BlackRock Inc. (BLK:US)’s Chris Leavy, who’s been charged with improving the performance of the firm’s active stock funds, is taking medical leave starting today to treat his diabetes and a related cardiovascular condition.
Leavy, the 42-year-old chief investment officer for BlackRock’s fundamental stock unit in the Americas, has been advised to pursue full-time treatment to address his health issues, which are treatable, before returning to work, said Brian Beades, a spokesman for the New York-based firm. Quintin Price, who hired Leavy and is BlackRock’s global head of alpha strategies, will take over on an interim basis until Leavy returns, Beades said.
Since joining BlackRock in October 2010 from OppenheimerFunds Inc., Leavy has replaced portfolio managers at strategies representing about 40 percent of the division’s $115 billion under management. Last year, he added oversight of the large-capitalization stock funds previously led by former equity chief investment strategist Robert Doll. He’s hired portfolio managers including Bartlett Geer from Putnam Investments LLC and UBS AG’s Lawrence Kemp.
Despite becoming the world’s biggest money manager with $3.94 trillion in assets, BlackRock has struggled with its active stock unit as performance trailed peers and investors industrywide flocked to the perceived safety of bonds after the financial crisis. With investors anticipating a reversal of that trend with the end of the three-decade-long bond rally, BlackRock is relying on Leavy to boost its track record and position itself for a rebound in sales of stock funds.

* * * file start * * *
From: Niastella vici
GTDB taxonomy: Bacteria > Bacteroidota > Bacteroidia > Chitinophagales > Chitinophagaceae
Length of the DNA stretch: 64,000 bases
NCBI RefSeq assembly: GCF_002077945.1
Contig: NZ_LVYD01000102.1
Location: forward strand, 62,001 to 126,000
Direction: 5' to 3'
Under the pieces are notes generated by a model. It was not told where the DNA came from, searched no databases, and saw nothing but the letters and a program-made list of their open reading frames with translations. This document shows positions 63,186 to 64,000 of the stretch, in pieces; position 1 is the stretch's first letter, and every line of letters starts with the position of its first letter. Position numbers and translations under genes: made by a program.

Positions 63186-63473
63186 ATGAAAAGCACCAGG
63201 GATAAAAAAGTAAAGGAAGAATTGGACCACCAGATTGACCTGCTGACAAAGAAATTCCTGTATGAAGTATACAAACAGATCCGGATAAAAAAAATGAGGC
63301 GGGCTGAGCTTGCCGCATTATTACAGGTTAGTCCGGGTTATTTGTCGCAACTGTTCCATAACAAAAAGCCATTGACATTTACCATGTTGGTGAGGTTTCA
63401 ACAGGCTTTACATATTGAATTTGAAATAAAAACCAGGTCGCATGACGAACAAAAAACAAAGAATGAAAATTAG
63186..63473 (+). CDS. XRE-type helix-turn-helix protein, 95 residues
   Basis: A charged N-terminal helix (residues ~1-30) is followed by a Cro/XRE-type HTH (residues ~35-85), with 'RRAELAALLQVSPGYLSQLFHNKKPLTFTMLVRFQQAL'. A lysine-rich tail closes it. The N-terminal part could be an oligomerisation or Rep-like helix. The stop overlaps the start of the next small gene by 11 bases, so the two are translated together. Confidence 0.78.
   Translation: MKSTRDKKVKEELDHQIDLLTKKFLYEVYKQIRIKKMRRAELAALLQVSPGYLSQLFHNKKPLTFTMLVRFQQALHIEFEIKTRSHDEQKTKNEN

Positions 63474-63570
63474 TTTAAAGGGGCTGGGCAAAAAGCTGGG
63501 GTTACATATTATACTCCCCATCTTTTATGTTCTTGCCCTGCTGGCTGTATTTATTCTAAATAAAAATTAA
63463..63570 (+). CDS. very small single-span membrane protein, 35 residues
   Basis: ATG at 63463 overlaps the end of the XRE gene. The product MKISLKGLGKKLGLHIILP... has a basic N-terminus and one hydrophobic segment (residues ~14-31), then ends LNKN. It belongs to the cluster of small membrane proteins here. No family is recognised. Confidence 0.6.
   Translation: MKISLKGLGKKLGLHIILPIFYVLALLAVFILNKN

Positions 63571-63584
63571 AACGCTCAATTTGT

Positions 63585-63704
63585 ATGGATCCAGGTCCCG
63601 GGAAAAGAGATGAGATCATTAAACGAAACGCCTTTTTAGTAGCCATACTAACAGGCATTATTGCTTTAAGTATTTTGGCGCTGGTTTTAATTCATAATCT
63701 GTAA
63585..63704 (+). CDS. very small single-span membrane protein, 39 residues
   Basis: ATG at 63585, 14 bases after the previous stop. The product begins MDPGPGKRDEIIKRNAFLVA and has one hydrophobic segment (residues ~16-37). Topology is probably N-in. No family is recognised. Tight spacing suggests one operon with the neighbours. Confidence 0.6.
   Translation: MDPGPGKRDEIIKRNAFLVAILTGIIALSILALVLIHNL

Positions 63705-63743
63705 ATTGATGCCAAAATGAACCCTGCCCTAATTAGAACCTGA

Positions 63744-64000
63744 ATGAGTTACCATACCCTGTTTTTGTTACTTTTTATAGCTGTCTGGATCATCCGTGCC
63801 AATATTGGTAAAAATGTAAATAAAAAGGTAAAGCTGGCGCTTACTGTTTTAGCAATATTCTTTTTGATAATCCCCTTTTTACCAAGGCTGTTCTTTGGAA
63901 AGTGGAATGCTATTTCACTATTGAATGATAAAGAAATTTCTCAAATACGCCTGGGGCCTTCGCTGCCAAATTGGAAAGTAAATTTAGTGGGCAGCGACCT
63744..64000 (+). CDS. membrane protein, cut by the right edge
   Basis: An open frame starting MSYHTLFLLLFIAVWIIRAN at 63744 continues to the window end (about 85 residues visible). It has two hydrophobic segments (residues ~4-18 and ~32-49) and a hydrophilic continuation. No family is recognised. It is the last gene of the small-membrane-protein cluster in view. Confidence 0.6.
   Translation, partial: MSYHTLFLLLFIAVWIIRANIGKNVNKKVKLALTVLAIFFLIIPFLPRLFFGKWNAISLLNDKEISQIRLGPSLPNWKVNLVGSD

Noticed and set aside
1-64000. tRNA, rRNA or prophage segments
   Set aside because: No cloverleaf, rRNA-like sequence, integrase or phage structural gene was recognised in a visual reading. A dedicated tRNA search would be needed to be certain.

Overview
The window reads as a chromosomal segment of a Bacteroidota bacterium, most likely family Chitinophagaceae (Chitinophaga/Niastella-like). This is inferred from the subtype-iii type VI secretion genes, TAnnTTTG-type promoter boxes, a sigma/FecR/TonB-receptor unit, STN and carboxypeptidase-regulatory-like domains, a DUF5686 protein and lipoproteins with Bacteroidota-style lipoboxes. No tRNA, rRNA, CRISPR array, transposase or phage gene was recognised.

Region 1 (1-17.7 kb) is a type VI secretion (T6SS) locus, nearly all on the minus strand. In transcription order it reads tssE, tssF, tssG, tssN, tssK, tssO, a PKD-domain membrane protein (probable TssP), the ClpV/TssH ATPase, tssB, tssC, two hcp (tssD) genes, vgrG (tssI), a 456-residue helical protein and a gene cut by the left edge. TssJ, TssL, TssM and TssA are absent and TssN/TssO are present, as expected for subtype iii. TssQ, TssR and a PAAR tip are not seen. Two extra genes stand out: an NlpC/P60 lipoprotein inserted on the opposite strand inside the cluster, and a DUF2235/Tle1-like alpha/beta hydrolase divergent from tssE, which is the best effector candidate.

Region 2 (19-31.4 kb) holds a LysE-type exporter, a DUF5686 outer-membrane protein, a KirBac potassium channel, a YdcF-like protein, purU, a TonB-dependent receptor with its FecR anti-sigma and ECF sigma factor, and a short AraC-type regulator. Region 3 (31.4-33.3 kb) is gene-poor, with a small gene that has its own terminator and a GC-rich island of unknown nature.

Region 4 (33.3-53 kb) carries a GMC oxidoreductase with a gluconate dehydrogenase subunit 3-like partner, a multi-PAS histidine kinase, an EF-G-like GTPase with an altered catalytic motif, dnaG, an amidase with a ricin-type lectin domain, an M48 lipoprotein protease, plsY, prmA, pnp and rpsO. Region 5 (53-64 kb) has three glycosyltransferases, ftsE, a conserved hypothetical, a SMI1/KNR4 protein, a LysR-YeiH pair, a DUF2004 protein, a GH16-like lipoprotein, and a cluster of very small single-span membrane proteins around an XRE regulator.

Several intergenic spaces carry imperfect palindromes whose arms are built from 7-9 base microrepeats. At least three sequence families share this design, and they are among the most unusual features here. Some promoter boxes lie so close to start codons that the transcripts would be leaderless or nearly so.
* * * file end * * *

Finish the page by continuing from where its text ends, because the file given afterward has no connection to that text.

Peter Stournaras, who has co-manged the large-cap funds since 2010, will run the funds while Leavy is recovering, Beades said. There will be no change to the investment objectives or strategies of the portfolios, he said.
“Chris is an outstanding investor and a valued colleague, and we wish him all the best while he takes a leave to take care of his health,” Beades said. “We’re fortunate to have a deep bench of talented investors who will be able to continue to focus on delivering for BlackRock’s clients during Chris’s leave.”
The institutional shares of the $887 million BlackRock Large Cap Value Fund (MALVX:US) have returned 17 percent this year, behind 55 percent of peers, according to data compiled by Bloomberg. The $1.7 billion BlackRock Large Cap Core Fund (MALRX:US) returned 15 percent this year, trailing 60 percent of rivals.
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